For the sense of unity which as found expression in the Law of Parsimony, points to a single original of the world or material manifestation, as revealed in the Vedas. And the Samkhya makes its students acquainted with this. It is called the Root, and is described as the Pradhana, that is which all things are contained, and as Prakriti, the mother of things.
It is a long way from the ordinary Atoms of Matter to the Pradhana or Primordial Matter. The Samkhya undertakes to declare and expound the successive transformations of the Pradhana down to the Gross Matter, with the object of accomplishing the complete isolation of the Self from even the most shadowy conjunction with the Pradhana.
The definition of Prakriti is that it is the state of equilibrium of Sattva, Rajas, and Tamas, called the Gunas. It is the genus of which the Gunas are the species. Their state of equilibrium is their latent, potential, or inactive state, the state of not being developed into effects. The Gunas are extremely fine substances, and are respectively the principles of illumination, evolution, and involution, and the causes of pleasure, pain, and dullness. For, Sattva is light and illuminating, Rajas is active and urgent, and Tamas is heavy and enveloping. They are in eternal and indissoluble conjunction with one another, and, by nature, mutually overpower, support, produce, and intimately mix with, one another.
This doctrine of the Three Gunas is the very foundation of the Samkhya Tantra. It is explained in the following manner: (1) Everything in the world, external as well as internal, is in constant change; and there can be no change, whether it be movement in space, or whether it be movement in time, without rest. Side by side, therefore, with the principle of mutation, there must be a principle of conservation. And, as Berkeley tells us, existence is perception,-whatever is not manifested to Consciousness, individual or universal, does not exist. Another principle is, therefore, required which would make the manifestation of the other two principles and of their products, (as also of itself and of its own), to Consciousness possible. Thus, at the origin of the world, there must be a principle of conservation, a principle of mutation, and a principle of manifestation. (2) Similarly, an examination of the intra-organic energies would disclose the existence of three distinct principles behind them. These energies are the eleven Indriyas or Powers of Cognition and Action, and Prana or Vital Force. Among them, the Powers of Cognition, e.g., Seeing, Hearing, etc, cause manifestation of objects, the Powers of Action, e.g., seizing by the hand, etc., produce change, and Prana conserves and preserves life. (3) In the mind, again, modifications of three distinct characters take place; viz., cognition, conation, and retention; and these could not be possible without there being a principle of manifestation, a principle of mutation, and a principle of conservation respectively. (4) Likewise, a psycho-aesthetic analysis of our worldly experience yields the result that everything in the universe possesses a threefold aspect, that is, it may manifest as agreeable, or as disagreeable, or as neutral, i.e., neither agreeable nor disagreeable. It must then have derived these characteristics from its cause; for another can be in the effect which was not in the cause. The principles of manifestation, mutation, and conservation, therefore, which are operative in the change of the states of agreeable, disagreeable, and neutral, must also possess the nature of being pleasant (santa), unpleasant (ghora), and dull (mudha).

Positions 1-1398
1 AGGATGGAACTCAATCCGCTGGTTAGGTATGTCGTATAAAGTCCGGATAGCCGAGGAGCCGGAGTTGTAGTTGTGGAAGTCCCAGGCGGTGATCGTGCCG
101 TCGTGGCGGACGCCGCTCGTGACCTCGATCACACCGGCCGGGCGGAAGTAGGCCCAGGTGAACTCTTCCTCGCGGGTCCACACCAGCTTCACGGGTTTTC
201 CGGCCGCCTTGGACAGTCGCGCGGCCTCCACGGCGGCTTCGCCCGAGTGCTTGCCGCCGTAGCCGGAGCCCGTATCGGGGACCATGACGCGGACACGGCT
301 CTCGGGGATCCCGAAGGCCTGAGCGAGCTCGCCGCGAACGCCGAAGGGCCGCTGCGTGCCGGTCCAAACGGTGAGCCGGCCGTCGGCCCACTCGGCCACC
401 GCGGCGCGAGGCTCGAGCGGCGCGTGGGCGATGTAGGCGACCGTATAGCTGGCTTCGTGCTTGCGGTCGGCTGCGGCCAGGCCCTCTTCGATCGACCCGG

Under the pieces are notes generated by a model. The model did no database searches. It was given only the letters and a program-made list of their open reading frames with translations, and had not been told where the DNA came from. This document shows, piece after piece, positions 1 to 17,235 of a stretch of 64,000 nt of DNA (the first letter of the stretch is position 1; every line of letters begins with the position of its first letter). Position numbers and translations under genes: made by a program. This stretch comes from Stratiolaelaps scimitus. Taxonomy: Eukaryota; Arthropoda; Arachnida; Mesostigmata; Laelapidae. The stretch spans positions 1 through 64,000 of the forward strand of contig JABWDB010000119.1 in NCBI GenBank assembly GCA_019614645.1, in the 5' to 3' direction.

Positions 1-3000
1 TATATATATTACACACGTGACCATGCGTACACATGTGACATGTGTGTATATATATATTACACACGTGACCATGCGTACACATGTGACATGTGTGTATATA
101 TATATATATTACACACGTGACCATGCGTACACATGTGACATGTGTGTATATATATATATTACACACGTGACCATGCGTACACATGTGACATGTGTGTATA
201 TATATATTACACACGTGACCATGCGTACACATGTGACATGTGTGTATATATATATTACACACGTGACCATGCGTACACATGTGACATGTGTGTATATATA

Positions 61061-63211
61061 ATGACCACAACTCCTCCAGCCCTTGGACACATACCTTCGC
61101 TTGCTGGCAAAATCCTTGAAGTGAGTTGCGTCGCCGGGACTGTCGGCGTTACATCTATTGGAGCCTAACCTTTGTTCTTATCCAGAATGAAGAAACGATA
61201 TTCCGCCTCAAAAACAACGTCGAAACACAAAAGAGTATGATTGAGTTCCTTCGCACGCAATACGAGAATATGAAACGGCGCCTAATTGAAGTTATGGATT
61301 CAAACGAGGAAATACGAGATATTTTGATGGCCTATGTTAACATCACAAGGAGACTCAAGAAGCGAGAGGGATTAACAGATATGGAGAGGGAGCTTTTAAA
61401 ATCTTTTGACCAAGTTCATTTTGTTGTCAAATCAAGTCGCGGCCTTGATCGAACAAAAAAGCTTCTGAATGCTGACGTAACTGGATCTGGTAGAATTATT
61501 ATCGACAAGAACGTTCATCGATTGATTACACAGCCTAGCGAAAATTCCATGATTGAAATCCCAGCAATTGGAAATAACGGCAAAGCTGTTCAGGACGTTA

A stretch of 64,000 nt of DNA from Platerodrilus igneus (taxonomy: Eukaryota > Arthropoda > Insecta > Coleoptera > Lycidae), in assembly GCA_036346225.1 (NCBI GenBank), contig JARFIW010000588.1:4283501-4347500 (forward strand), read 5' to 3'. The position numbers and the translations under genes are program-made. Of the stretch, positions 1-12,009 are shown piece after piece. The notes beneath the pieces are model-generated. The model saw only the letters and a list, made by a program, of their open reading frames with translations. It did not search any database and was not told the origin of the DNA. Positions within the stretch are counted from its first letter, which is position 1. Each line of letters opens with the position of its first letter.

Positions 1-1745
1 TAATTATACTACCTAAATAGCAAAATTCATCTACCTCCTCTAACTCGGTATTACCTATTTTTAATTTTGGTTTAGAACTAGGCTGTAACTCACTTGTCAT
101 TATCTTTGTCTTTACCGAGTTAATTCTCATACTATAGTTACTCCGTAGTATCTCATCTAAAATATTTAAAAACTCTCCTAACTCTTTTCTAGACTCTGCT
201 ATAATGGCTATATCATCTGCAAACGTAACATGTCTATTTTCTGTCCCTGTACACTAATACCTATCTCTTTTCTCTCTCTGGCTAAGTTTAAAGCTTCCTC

It is these principles of manifestation, mutation, and conservation, possessing the nature of pleasure, pain, and dullness, that are respectively the Gunas, Sattva, Rajas, and Tamas, of the Samkhyas. They are the constitutive elements of Prakriti. They are Gunas in their manifested forms; they are Prakriti in their unmanifested form.
The transformations of Prakriti are either prakriti-vikriti, original or evolute merely. The former are themselves transformations of their antecedents, and, in their turn, give rise to subsequent transformations. They are Mahat, Ahamkara, and the five Tan-matras. The latter are the eleven Indriyas and the five gross. Elements. The transformation of Prakriti ceases with them. Of course, the gross Elements combine and evolve the material world; but the world is not a different Tattva or principle from the Elements, because it does not develop a single attribute which is not already possessed by them. For the test of a Tattva or original or ultimate principle is that it possesses a characteristic property which is not possessed by any other Tattva.
The objective world thus contains twenty-four Tattvas, namely, Prakriti, Mahat, Aham-kara, Manas, the five Indriyas of Cognition, the five Indriyas of Action, the five Tan-matras, and the five gross Elements.
At the beginning of creation, there arises in Prakriti Spandana or cosmic vibration which disturbs its state of equilibrium, and releases the Gunas from quiescence. Rajas at once acts upon Sattva and manifests it as Mahat. Mahat denotes Buddhi, the material counterpart and basis of what we term Understanding or Reason. Buddhi is called Mahat, great, because it is the principal among the Instruments of Cognition and Action. Mahat also means "light"; it is derived from the Vedic word Mahas or Maghas, meaning light. And Buddhi is called Mahat, because it is the initial transformation of Sattva which is the principle of manifestation. Or, Buddhi which is the first manifestation of the Gunas and which is the material cause of the world, is called Mahat, in order to distinguish it from individual or finite Buddhis which are its parts. For "what is the Buddhi of the first-born golden-egged (Brahma), the same is he primary basis of all Buddhis; it is here called the 'great self.'